Despite government efforts to promote inclusive education in all Rwandan schools, teachers say they still lack the skills to support children with disabilities in school.
Statistics show that in Rwanda there are over 400,000 visually impaired people including 2,236 students at all levels of education.
“We are faced with many challenges in terms of educational support for children with different disabilities. Indeed, when we were studying education at school, we did not have the knowledge and skills to teach children with disabilities, ”explains Pascal Bucyensenge, teacher at Kabirizi primary school in Rubavu district.
“If it’s a child who doesn’t speak, it’s difficult to talk to him because we haven’t been taught sign language. We hope that through training we can acquire skills to help children with disabilities. Currently our school has 61 disabled students, ”he says.
Bucyensenge adds that even when the school receives teaching and learning materials to help children with disabilities, teachers have limited practical skills to use them.
“The result is that the materials are not used productively due to limited skills. We need advocacy for continuing education, ”he says.
Clementine Musabyimana, a teacher from Nyanza district, says capacity building in assistive technology is needed.
“We have no competence to teach children so that those with disabilities will follow the class as they should. There are some technologies out there, but we still need training on how to use them. Some children with disabilities don’t learn as well as others because we also don’t have the skills to teach them using these technologies, ”she said, adding that their school has 16 children with disabilities.
Theoneste Nshimiyimana, teacher at GS Mushongi in Rulindo district, explains that the school has 34 children with different disabilities. “Children have different disabilities, but we need skills to help each child learn. Most often certain technologies to teach them are brought to school but we do not use them to the maximum. For example, there is braille technology, but we haven’t started using it yet.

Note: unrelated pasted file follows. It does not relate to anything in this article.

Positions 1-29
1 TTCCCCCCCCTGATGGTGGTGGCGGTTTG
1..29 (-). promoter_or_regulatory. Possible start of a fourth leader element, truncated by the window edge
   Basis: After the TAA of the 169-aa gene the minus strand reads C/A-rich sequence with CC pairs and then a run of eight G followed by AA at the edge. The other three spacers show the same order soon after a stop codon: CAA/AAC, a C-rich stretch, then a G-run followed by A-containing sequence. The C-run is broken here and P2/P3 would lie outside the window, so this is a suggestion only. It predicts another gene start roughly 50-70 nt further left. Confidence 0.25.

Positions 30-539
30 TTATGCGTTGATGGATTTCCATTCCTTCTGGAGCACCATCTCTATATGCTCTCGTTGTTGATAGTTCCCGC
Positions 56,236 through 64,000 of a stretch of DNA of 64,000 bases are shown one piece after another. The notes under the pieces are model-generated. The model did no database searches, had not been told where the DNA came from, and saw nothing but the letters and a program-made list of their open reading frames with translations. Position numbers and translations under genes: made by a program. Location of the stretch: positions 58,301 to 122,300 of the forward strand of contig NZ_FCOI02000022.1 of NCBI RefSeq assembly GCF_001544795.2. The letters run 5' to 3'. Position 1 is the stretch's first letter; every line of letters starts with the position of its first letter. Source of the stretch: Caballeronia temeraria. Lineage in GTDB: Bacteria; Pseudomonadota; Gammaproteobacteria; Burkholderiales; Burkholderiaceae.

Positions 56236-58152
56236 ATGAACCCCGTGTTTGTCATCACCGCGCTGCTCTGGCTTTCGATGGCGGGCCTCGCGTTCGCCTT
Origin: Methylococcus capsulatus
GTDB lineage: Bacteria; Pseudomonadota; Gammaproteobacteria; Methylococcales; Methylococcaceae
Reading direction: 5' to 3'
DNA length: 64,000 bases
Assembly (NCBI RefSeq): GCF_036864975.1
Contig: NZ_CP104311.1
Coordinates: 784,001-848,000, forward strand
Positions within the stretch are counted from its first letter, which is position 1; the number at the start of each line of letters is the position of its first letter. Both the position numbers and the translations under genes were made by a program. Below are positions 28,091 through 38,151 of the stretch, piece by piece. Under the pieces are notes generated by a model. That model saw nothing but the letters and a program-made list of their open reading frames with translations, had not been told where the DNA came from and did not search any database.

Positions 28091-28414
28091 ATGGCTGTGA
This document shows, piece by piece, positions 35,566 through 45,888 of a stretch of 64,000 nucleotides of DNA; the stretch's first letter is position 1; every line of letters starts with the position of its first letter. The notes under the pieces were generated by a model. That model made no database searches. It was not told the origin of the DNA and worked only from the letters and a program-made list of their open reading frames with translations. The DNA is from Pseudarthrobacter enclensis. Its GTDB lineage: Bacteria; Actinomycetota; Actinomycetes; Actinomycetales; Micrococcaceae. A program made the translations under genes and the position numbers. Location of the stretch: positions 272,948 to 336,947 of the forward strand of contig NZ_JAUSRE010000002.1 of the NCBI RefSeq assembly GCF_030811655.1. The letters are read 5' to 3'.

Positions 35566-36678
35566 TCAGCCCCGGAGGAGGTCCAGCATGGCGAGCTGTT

Gonzague Habinshuti, a lecturer at the College of Education at the University of Rwanda, School of Inclusive and Adapted Education, said the school has started training primary and secondary teachers in technology for assistance to help disabled children.
“Assistive technology has three categories; high technology with software, medium technology and low technology used to help disabled children, ”he says.
He says there are many technologies being deployed in schools but teachers do not yet have the skills to use them.
“We are now looking at each category of disability and training teachers in the use of technology for each disability. We show them how they are used in lesson plans, ”he says.
Habinshuti says that many children did not study due to a lack of technology to help them and, when available, teachers lacked skills. Only between one and seven percent of books are published in a format that visually impaired people can read in schools.
“It has hampered inclusive education because they don’t have books in a format they can read,” he says.
Theodore Ngendahayo, an ICT worker at the Rwanda Basic Education Council (REB), says at least 40 teachers representing schools with inclusive education are being trained to also train others. others.
Training on assistive technology and the use of accessible interactive digital textbooks, he said, aims to ensure inclusive education and access to information for people with disabilities.
He says Rwanda, along with Kenya and Uganda, are benefiting from the Accessible Digital Textbooks Project to Promote Inclusive Education through Accessible Learning Materials funded by the United Nations Partnership on the Rights of Persons with Disabilities. (UNPRPD).
“The overall objective of this training in partnership with the Global Initiative for Schools and Online Communities (GESCI) is to ensure that teaching and learning for learners with disabilities is made more inclusive and accommodating, in accordance with the United Nations Convention on the Rights of Persons with Disabilities. Disability and Sustainable Development Goal 4, which aims to ensure inclusive and equitable quality education and promote lifelong learning opportunities for all, ”said Ngendahayo.